Last updated December 4, 2018
Jan 1, 2017
Dec 31, 2017

Record Arctic Warmth 2017


The year 2017 has seen some of the warmest temperatures ever recorded, only slightly below 2016. In particular, 2017 has seen unusually warm temperatures in the Arctic, continuing the long-term trend of rapid warming and sea ice decline in the region.[1][2] The Arctic region has warmed more than twice as fast as the global average — a phenomenon known as Arctic amplification.[3]

After record warm wintertime temperatures in the Arctic, the sea ice maximum extent set a new record low on March 7, 2017, at 5.57 million square miles (14.42 million square kilometers) in satellite records dating back to 1979. This record was slightly lower than the previous records set in 2015 and 2016, meaning maximum sea ice extent has been record low for three consecutive years.

In September, sea ice shrunk to 1.79m sq mi (4.64m sq km), making it the eighth lowest minimum extent on record.

Accelerated warming in the Arctic increases global sea-level rise, greenhouse gas emissions, and affects weather patterns in lower latitudes.[4]

Climate science at a glance

  • The Arctic is warming at a rate approximately twice that of the global average.[3]
  • Maximum winter sea ice extent in the Arctic was record low for the third year in a row.
  • Winter Arctic warm waves in recent years are consistent with trends showing an increase over time in such events.[1]
  • At least 50 and 70 percent of Arctic sea ice decline in recent decades is attributable to human-caused global warming.[2]

2017 kicks off with record Arctic warmth

The first four months of 2017 brought unusually warm and record temperatures to the Arctic, even after the temperature spike associated with the 2015-2016 El Niño had faded.[3][4]

During March, a large area of Siberia and the Russian Arctic experienced the hottest temperatures on record for the month (see image to the right).

There has been an increasing number of winter warming events in the Arctic in recent years.[1] Extreme warming events—associated with temperatures near or above 0°C, lasting one to three days—occurred in the Arctic during the winters of 2017, 2016 and 2015.[1] Temperatures in the Arctic at this time of year are typically below -22°F (-30°C).[1]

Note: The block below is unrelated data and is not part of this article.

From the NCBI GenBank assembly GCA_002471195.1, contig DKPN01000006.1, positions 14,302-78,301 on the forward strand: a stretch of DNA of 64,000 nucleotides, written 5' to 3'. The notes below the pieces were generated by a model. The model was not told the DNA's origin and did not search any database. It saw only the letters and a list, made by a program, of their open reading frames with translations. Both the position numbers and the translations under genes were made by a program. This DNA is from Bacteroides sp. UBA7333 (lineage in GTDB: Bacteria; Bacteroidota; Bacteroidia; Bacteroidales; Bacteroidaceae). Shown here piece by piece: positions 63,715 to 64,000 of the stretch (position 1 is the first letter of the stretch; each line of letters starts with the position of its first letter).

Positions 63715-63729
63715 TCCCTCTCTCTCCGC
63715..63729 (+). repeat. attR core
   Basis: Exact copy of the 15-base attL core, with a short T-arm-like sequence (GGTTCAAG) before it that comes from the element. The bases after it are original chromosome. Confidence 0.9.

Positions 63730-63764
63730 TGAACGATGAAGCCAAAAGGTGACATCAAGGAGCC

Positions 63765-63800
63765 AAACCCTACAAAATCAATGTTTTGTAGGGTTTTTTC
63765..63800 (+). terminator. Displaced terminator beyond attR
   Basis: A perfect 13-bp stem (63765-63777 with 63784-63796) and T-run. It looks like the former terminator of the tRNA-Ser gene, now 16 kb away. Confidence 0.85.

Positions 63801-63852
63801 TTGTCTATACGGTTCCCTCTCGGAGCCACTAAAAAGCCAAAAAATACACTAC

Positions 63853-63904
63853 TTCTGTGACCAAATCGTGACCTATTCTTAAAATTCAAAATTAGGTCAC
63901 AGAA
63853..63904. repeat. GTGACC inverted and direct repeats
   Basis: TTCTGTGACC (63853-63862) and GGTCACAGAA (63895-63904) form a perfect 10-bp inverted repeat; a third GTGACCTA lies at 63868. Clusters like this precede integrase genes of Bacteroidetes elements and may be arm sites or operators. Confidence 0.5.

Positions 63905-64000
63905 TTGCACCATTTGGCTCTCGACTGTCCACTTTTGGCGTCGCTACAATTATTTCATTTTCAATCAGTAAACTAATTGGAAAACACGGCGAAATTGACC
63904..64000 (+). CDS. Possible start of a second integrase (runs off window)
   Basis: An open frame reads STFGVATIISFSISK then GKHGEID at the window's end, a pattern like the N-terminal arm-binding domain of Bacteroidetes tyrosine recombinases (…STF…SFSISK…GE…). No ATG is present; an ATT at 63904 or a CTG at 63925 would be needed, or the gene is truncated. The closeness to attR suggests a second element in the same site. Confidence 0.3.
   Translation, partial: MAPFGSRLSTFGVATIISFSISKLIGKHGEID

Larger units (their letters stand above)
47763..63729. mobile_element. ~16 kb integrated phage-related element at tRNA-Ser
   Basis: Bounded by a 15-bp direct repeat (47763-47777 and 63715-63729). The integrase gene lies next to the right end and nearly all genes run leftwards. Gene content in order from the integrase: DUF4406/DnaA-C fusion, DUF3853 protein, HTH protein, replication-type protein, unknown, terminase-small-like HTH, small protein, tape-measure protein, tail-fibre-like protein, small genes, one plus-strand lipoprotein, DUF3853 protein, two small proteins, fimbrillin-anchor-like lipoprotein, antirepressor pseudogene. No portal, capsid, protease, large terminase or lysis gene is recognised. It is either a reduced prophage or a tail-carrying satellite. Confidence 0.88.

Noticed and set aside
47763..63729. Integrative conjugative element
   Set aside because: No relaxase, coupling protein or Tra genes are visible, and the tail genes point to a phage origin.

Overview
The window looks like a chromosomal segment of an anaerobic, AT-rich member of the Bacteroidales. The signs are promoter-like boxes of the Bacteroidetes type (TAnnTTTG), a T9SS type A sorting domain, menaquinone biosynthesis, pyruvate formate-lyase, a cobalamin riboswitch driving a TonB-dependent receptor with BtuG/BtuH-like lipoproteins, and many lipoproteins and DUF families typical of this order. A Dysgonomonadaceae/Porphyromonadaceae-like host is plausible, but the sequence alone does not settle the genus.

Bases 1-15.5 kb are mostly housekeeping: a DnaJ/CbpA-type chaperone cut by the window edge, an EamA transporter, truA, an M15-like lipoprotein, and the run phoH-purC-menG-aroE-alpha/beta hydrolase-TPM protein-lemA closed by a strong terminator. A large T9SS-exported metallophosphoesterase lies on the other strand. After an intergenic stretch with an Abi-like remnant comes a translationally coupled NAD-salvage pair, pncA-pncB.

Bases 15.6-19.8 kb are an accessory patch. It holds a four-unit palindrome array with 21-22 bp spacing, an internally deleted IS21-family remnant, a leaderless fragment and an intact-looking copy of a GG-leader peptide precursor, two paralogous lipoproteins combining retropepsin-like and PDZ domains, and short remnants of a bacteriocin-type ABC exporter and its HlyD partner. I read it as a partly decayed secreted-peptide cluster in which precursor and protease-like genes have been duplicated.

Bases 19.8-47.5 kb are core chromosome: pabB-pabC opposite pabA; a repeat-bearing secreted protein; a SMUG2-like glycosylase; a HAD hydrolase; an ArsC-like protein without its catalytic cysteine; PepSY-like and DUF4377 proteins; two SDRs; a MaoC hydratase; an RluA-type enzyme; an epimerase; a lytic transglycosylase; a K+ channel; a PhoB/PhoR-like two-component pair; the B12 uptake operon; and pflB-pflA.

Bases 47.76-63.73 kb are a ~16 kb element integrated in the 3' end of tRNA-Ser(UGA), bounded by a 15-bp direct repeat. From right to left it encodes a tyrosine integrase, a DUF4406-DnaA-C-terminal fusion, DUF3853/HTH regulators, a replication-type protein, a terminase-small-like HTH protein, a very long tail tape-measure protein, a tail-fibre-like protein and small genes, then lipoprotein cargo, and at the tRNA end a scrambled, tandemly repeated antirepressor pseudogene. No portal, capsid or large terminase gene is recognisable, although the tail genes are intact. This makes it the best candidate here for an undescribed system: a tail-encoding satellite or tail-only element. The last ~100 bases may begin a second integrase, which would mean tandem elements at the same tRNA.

Low sea ice maximum beats 2016 for the lowest on record

April 2017 sea ice extent was 6.9 percent below the 1981-2010 average. Maximum daily sea ice extent was reached on March 7, 2017. It beat the previous record (set in 2016) for smallest maximum winter extent since satellite records began in 1979, measuring 5.57 million square miles (14.42 million square kilometers).[5]

The previous record holders for low-wintertime-maximum extents included 2015’s maximum of 5.605m sq mi (14.517m sq km), and 2016’s maximum of 5.606m sq mi (14.52m sq km).[5]

Low sea ice minimum continues long-term decline

Arctic sea ice reached its summer minimum on September 13, with its smallest extent for the year recorded at 1.79 m sq mi or 4.64m sq km.[6] This is the eighth lowest summer extent in the satellite record.[6] 

Before 2007, the minimum summer extent had never fallen below 1.93m sq mi (5m sq km). From 2007 to 2017, this threshold was crossed eight out of 11 years.[7] The all-time record low summer minimum sea ice extent occurred in 2012 at 1.4m sq mi (3.63m sq km).[7]

A National Snow and Ice Data Center (NSIDC) scientist, commenting on the low extent in 2017, stated that the year's sea ice minimum indicates the long-term downwards trend has continued with sea ice extent falling below 1.93m sq mi (5m sq km).[8]